Up north and west, US troops and drones fight on in Afghanistan. Nearer home, little border skirmishes keep our armed forces busy. But across the planet, there’s another war going on – in cyberspace.
Last year, Estonia’s Internet infrastructure was taken down by attacks from Russia, after a dispute over a world war memorial. Russia has a legion of cyber-warriors, both freelance and state-sponsored. But those prolific attackers have a new competitor. Some 90 per cent of intrusions into US defence systems or other networks now come from China, which also regularly targets British government offices. Over 60 per cent of all cyberattacks on German systems come from China, mostly from the cities of Lanzhou and Beijing, and Guangdong Province, centres of high-tech military operations.
How difficult is it to launch a cyber-attack? Not very. Take the person who decided to hit Swedish mobile-phone giant Ericsson. He sent out a mail saying that Ericsson would give you a free phone “if you forward this mail to eight others each – mail with a copy to anna.swelund @ericsson.com”. Within days, millions of mails brought down Ericsson’s network. Piece of cake – or dosa.
The DoSA – or Denial-of-Service Attack – launches an enormous amount of traffic aimed at a site or network, overwhelming it. Real users find they cannot reach the site. But there are many weapons used in a modern cyberwar.
Cyber espionage goes on all the time. It’s about getting secrets from people – from passwords and financial details, to government secrets. Pretty easy, in India. Most senior Indian government officials prefer to use a Gmail or Yahoo account over their government email system, and keep falling prey to phishing attacks.
From 2003 onward, Chinese military hackers launched a series of coordinated attacks on US computer systems, for over a year (look up ‘Titan Rain’). They cracked many networks, including NASA’s and Lockheed Martin’s. In 1999, a series of attacks originated in Moscow, where hackers reportedly picked up classified naval codes and missile system information (search for ‘Moonlight Maze’).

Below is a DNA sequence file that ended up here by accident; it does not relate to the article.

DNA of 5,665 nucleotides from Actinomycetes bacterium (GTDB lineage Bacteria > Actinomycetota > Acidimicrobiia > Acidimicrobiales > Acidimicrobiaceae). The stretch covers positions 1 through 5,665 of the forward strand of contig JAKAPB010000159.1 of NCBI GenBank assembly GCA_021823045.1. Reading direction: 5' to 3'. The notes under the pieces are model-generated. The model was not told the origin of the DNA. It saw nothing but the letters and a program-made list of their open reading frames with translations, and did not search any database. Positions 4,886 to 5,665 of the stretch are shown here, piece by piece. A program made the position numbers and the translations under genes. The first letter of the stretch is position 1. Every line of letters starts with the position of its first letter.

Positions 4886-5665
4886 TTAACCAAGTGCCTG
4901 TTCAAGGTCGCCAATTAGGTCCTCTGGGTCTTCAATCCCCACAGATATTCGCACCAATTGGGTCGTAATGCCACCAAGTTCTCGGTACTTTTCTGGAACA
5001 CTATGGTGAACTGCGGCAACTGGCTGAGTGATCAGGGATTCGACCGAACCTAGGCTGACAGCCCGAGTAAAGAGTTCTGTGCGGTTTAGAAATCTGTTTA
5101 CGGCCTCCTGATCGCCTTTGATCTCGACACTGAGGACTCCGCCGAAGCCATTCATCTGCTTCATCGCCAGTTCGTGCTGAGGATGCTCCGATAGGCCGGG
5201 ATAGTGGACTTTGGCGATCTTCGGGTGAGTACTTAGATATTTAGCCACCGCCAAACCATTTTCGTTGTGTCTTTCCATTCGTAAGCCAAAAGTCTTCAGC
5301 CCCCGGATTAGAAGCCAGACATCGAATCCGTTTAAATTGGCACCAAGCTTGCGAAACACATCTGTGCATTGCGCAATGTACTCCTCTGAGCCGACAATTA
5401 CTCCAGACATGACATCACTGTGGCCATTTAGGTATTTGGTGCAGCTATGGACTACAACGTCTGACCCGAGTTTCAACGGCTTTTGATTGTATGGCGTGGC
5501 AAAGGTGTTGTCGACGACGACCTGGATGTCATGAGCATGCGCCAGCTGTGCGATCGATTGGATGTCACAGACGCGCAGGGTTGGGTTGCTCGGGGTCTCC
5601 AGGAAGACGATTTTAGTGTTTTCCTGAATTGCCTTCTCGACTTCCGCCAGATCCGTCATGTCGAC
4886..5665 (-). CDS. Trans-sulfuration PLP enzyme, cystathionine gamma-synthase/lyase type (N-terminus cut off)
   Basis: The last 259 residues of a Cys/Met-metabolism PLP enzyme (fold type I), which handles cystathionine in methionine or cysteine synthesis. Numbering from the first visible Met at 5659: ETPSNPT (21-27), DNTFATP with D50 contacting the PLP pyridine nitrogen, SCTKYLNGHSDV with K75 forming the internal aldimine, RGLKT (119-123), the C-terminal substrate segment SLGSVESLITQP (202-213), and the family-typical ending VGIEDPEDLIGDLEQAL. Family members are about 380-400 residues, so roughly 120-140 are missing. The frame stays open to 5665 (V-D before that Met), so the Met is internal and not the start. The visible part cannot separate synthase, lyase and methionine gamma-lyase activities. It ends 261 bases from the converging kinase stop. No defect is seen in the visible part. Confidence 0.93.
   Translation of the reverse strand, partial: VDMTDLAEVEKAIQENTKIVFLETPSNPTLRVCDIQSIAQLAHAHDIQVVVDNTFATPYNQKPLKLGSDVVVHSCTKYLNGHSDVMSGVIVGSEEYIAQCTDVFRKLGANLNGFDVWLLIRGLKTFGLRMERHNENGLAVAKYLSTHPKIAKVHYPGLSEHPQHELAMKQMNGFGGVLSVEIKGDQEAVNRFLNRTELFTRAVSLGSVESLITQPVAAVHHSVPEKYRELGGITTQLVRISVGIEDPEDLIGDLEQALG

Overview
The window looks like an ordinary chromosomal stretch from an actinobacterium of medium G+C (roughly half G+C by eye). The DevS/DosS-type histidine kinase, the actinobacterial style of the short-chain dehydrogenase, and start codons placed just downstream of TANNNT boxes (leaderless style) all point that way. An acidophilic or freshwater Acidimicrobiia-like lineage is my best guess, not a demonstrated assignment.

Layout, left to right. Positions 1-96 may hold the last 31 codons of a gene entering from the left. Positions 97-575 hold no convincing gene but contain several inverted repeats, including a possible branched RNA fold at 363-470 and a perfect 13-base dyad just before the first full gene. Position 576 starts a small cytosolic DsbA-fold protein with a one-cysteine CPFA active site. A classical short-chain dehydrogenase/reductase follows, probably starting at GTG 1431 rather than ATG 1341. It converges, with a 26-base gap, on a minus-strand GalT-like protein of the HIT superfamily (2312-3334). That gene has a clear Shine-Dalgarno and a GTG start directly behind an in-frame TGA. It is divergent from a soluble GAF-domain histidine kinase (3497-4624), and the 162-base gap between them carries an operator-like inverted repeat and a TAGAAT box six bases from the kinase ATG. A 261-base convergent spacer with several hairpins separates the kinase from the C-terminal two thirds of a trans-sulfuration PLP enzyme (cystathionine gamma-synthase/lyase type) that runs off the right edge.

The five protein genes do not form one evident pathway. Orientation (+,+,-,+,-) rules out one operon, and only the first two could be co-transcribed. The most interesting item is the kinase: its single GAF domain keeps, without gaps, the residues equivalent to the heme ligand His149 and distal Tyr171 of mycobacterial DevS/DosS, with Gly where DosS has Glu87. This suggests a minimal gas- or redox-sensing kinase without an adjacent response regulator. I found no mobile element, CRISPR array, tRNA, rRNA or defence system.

And last month, Google reported “highly sophisticated attacks on our infrastructure” from China – all aimed at Chinese human-rights activists’ Gmail accounts. And said that Chinese-origin attacks on Gmail accounts of human rights activists around the world were “routine”.
Google said it would stop censoring its search results in China, as Chinese law required it to do, and might thus even (to the delight of Baidu, the home-grown search engine and the dominant player in China) pull out of China. An explosion of hacking attempts on Gmail accounts followed. Google sulked, China sneered, Baidu cheered.
After a piece I wrote about China’s cyberwar got picked up over 50,000 times on the web (see bit.ly/PKR-China) I found repeated hack attacks on my Gmail, password change attempts, and lockouts.
Then there’s Web vandalism: defacing web pages. Hackers in Pakistan have done that to Indian sites. Or the vandal may hijack the address: for instance, typing TCS.com on February 7 took you to another site, saying TCS.com was for sale. All this rarely does real damage, unless the vandals go further and steal data or money (from a bank site).
More serious is the equipment disruption attack, which can intercept military orders, even missile launches. This is among the most serious kind of attack. The attacks could be on the military command system, or on military infrastructure, or even on critical civilian infrastructure, such as power and communications, during warfare.
And you may have compromised equipment with malicious software hidden inside. That’s why the Indian government is wary of allowing Chinese firms to bid in critical telecom equipment tenders.
China is a rogue nation, a military dictatorship masquerading as a people’s government. It is an apparent economic success, but its aspiration to economic superstardom is not compatible with its politics. Its system is backed by raw military power. Its guiding principles are control and paranoia. All media is censored. Politely disagree, and you are locked up for 11 years. If you were in China writing what I am writing here, you would disappear.
China has been waging a low-intensity cyberwar against India and others: businesses, and all “enemies” – human rights activists and dissidents. Our former national security adviser admitted to Chinese cyber-attacks on the PMO; our military agencies don’t ever admit to anything. The next war will be fought not with conventional or nuclear weapons, but in cyberspace. Despite our business technology prowess, India is the Athens to China’s Sparta. We are ill-equipped to fight this war.